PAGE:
Why You Should Buy an Electric Vehicle Right Now

Global electric vehicle sales have spiked over the last decade, increasing from 45,000 vehicles in 2011 to 6.6 million in 2021, according to a report from the International Energy Agency. EV adoption is spreading at a rapid pace, with several reasons why you shouldn’t wait any longer to purchase your own electric vehicle.

You’ll Be Immune to Rising Gasoline Costs

Gas prices in the U.S. have increased to record levels as of March 2022. According to the good people over at GasBuddy, the average gallon of gas costs $4.43. In 2021, it was only $2.84. Two years ago, before the pandemic hit, gas was approximately $2.26, only to drop to sub-$2 levels in March. In some areas of the country, gas prices are much higher – according to AAA, Los Angeles County recently reported record averages of $5.96 per gallon, its 25th consecutive day of increases.

These record-breaking gas prices drivers currently face can be rendered moot by purchasing an electric vehicle. EVs utilize an all-electric motor in place of a gas-powered combustion engine, effectively replacing trips to the gas station with stops at charging stations. Granted, charging your car at these stations (or even at home) will cost you money as well, but not to the level that gasoline-powered vehicles cost. According to Consumer Reports, EV owners can expect fuel savings of at least $4,700 over the first seven years, with lifetime ownership cost savings targeted at between $6,000 and $10,000. With surging gas prices showing no signs of slowing down, the savings in fuel cost by simply owning an electric vehicle become more and more apparent.

There Are Obvious Environmental Benefits

Driving an electric vehicle cuts down on greenhouse emissions and reduces your carbon footprint. According to the Environmental Protection Agency, electric vehicles have a smaller carbon footprint compared to gasoline vehicles, even when factoring in the electricity used when charging. If you’ve ever heard stories of how the factories that produce these vehicles are more harmful for the environment than gasoline vehicles, you can rest easy. Greenhouse gas emissions associated with an electric vehicle are still less than a gas-powered vehicle, even when the manufacturing process is factored in, according to the EPA.

Say Hello to Lower Maintenance Costs

Electric vehicles have less moving parts than their gas-powered counterparts, which means there are fewer parts that will suffer wear and tear over time. According to Chris Harto, Consumer Reports’s senior analyst for transportation and energy, “It has long been well known that EVs are cheaper to maintain than their gasoline-powered counterparts.” Compared to a gas-powered car, EV owners can expect to pay half as much in repair costs in the first three years of ownership, according to a study by Consumer Reports.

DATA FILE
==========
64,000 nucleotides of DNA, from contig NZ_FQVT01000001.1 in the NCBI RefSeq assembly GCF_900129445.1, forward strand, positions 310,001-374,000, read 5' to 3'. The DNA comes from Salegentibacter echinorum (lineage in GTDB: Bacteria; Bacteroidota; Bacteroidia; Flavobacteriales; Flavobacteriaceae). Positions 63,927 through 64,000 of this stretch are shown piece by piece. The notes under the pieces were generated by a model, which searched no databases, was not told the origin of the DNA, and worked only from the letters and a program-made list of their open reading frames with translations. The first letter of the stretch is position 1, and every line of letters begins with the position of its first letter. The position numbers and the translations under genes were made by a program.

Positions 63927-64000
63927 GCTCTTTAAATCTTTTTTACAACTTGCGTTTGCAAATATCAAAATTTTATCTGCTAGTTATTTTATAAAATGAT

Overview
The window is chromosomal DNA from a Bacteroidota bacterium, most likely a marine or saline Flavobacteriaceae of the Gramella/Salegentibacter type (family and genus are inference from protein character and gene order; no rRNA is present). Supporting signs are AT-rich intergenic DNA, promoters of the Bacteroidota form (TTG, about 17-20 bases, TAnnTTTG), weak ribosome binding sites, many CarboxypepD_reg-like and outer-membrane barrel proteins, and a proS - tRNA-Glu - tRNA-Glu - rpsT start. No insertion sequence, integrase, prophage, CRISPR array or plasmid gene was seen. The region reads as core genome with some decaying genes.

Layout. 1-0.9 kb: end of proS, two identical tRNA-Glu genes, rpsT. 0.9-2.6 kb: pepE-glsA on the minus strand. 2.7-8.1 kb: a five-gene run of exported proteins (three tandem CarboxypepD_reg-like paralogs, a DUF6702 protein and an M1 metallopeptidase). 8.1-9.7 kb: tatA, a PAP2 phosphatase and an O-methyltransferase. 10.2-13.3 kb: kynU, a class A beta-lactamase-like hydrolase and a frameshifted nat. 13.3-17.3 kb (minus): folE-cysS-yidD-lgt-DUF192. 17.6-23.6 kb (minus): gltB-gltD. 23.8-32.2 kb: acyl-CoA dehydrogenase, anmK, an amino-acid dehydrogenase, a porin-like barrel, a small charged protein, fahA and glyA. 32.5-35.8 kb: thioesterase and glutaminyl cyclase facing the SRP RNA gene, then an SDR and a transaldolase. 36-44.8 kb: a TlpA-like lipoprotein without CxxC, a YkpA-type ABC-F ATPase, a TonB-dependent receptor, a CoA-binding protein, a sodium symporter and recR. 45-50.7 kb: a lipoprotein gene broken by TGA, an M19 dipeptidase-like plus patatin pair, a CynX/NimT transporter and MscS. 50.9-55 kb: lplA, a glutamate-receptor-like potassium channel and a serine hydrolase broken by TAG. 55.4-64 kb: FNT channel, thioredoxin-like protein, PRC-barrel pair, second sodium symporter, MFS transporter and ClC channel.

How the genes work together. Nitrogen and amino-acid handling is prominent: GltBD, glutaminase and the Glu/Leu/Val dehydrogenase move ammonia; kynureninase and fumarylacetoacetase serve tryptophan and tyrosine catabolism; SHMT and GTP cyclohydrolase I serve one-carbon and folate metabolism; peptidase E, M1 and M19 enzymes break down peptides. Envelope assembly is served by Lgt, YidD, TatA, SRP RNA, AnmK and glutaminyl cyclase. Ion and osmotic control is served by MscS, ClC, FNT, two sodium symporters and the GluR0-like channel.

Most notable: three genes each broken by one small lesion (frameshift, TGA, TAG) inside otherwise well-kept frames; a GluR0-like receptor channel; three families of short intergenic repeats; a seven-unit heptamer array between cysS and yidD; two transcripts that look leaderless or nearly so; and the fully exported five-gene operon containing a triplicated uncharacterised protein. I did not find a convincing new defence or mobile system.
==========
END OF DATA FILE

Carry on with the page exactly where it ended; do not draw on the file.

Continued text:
Much of the scheduled maintenance that so many vehicle owners have had to endure for the last century doesn’t apply to EVs either. “The oil changes and engine tuneups we all know from gas cars are rendered obsolete by the EV’s relative simplicity… there just aren’t as many moving parts as in a gasoline-powered car,” according to Consumer Reports’ Gabe Shenhar.

You Can Reap the Benefits of EV Tax Credits

In order to spur interest and kickstart electric vehicle purchases, both the federal and state governments offer incentives to new EV buyers.

The U.S. government offers a tax credit of up to $7500 for new EV purchases – in other words, this credit would be subtracted from the amount of taxes you owe come tax season. If you’re liable for $10,000 in taxes when you sit down and complete your return, this EV credit would knock your liability down to $2500. That's better than the deduction for each child!

Not all new electric vehicle purchases qualify. Once an individual manufacturer sells their 200,000th EV, the U.S. government stops issuing the tax credit to the consumer. As of March 2022, both Tesla and GM have reached that threshold, with Nissan and Toyota projected to be phased out of the tax credit within the coming months. However – vehicles from other major car companies like Ford, Honda, Kia, Hyundai and more will still be eligible for the federal rebate for the foreseeable future.

The fact that EV credits can run out once certain sales thresholds are met gives consumers all the more reason to buy an electric vehicle right now. Nobody wants to be buyer #200,001 and miss out on potential tax savings of up to $7500.

Potential EV buyers will never balk at a tax credit when it’s available to them. However, if a straight-cash rebate sounds more appealing, we have good news: many states offer this incentive as well. In fact, it can be stacked along with the federal tax credit for even more savings.

States with the highest EV rebates include California, Colorado, Connecticut, Delaware, Maryland, and New York, offering up to $3,000 off the price of your new vehicle as long as it is registered in the state you purchased it in.

The savings don’t end there: Some states even offer rebates for installing charging stations in your own home!

With electric vehicle adoption rates rising higher year-over-year, there are so many advantages to buying an EV right now. You’ll save money on your fuel costs and be immune to the record-breaking gas prices. Environmental benefits and lower maintenance costs are more reasons to trade in your gas-powered car today. Yet the single most powerful reason to buy an EV right now is to take advantage of the generous tax credits and rebates being offered by the federal and state governments. Once these incentives run out, they’ll be gone forever.

All the more reason to go out and buy an electric vehicle right now.

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This article was produced and syndicated by Wealth of Geeks.


Chris Phelan
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